Chuck Bednar for redOrbit.com – @BednarChuck
Researchers from the UCLA Semel Institute for Neuroscience and Human Behavior have found that brain scans could help determine which people suffering from obsessive-compulsive disorder (OCD) could benefit most from cognitive-behavioral therapy.
In research published in the journal Frontiers in Psychiatry, Jamie Feusner, a UCLA associate professor of psychiatry and director of the Semel Institute’s Adult OCD Program, and Joseph O’Neill, an associate professor of child psychiatry and a research scientist at the Semel Institute, explained that details of those scans could predict which patients are at risk of relapsing.
They explained that up to two percent of the US population could at some point suffer from the disorder. OCD is marked by recurrent and intrusive thoughts and/or recurring behaviors that can cause distress to the patient, adversely impact their ability to function in society, and affect their ability to maintain employment.
Cognitive-behavioral therapy, which is designed to help patients understand the thoughts and feelings that influence their behaviors, and ultimately work toward eliminating them, is one of the most common and effective treatments for OCD. However, not all patients can enjoy its long-term benefits, as symptoms return in an estimated one-fifth of them.
Brain connectivity can predict potential for relapse
Feusner, O’Neill, and their colleagues discovered that a specific detail from a patient’s brain scan could help doctors better indentify which individuals are most likely to have a relapse following cognitive-behavioral therapy. The efficiency of brain network connectivity prior to the treatment can predict the worsening of symptoms afterwards.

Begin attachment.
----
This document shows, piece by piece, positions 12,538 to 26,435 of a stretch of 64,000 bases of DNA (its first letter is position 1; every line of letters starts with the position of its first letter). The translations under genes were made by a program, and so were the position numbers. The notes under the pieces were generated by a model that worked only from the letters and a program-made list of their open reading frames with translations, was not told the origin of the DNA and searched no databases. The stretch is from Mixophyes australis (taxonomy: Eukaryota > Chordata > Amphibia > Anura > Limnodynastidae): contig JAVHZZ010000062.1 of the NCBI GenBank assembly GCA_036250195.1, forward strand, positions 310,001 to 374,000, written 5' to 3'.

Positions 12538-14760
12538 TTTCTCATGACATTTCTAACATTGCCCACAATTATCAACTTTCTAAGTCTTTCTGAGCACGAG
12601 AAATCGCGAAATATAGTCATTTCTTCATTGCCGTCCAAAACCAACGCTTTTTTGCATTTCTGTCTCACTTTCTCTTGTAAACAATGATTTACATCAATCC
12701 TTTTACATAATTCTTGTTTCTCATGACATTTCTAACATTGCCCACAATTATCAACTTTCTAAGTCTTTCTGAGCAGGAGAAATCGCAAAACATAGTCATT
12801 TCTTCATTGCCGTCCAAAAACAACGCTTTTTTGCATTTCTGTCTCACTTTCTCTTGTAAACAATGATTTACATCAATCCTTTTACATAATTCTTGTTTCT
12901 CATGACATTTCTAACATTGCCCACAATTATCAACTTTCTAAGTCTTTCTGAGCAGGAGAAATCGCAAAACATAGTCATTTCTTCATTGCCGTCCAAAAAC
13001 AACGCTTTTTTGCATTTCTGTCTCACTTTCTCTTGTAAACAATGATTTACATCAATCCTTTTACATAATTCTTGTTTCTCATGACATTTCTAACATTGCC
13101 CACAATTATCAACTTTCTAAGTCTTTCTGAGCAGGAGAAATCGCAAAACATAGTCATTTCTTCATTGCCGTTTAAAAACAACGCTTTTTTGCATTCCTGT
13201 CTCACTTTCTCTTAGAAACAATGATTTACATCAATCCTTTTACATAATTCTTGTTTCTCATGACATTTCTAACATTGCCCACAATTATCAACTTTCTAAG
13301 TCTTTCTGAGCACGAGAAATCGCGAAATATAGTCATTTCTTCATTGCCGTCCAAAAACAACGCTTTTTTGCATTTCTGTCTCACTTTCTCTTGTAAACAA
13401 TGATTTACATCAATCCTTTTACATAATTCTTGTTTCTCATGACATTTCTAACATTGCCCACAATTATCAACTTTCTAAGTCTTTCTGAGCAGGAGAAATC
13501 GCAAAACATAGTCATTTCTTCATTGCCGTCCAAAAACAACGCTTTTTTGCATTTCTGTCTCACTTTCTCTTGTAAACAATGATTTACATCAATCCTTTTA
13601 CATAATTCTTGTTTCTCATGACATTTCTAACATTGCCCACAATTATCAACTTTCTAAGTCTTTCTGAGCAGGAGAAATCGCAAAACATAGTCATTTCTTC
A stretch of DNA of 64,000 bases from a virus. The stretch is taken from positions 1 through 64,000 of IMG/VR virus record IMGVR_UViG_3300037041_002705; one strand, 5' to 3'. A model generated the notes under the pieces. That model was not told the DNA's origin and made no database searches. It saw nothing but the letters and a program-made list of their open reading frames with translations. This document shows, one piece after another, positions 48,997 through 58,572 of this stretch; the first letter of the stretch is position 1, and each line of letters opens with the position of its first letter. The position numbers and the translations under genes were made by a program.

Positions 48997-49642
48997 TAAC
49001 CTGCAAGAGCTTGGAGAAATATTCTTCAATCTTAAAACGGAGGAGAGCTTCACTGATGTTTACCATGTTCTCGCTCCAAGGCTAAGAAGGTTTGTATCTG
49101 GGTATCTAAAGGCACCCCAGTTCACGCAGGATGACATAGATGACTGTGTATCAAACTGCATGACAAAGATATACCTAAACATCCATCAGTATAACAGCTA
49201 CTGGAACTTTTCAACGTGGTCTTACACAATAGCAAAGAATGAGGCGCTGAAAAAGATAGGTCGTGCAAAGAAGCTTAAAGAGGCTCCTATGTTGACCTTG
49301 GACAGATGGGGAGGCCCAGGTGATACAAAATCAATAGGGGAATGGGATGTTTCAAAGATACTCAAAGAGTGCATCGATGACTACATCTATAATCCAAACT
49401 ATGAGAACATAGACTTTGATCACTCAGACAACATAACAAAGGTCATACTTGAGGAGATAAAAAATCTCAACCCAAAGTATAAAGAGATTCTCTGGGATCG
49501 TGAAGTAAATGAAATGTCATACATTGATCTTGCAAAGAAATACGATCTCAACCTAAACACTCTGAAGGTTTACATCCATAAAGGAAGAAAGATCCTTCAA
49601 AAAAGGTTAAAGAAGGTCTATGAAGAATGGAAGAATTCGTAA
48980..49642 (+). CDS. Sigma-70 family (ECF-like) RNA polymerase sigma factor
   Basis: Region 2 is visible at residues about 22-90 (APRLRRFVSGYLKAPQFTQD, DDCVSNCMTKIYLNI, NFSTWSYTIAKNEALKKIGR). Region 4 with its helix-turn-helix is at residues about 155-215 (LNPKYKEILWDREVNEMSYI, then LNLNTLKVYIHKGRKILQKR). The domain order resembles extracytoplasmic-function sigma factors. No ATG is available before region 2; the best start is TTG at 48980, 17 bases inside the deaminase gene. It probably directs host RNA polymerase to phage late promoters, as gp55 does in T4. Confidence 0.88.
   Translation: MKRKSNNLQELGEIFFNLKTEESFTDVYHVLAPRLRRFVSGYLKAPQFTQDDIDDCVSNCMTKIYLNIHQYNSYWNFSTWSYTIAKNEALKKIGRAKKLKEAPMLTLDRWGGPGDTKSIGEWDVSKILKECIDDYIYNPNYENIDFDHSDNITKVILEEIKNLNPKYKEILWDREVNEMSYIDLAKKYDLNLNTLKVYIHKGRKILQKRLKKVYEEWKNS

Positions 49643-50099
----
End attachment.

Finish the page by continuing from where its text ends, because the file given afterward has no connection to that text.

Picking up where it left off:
The researchers used functional magnetic resonance imaging (fMRI) to analyze the brains of 17 OCD patients between the ages of 21 and 50. They took scans both before and immediately after the patients completed an intensive four-week course of cognitive-behavioral therapy. Doctors then monitored the subjects’ clinical symptoms over the course of the next year.
“We found that cognitive-behavioral therapy itself results in more densely connected local brain networks, which likely reflects more efficient brain activity,” Feusner said. They also found that people with more efficient brain connectivity before treatment began did worse in the follow-up period, and that severity of symptoms did not accurately predict post-treatment success.
“Cognitive-behavioral therapy is in many cases very effective, at least in the short term. But it is costly, time-consuming, difficult for patients and, in many areas, not available,” Feusner added. “Thus, if someone will end up having their symptoms return, it would be useful to know before they get treatment,” so that the patients can receive the best possible care available.
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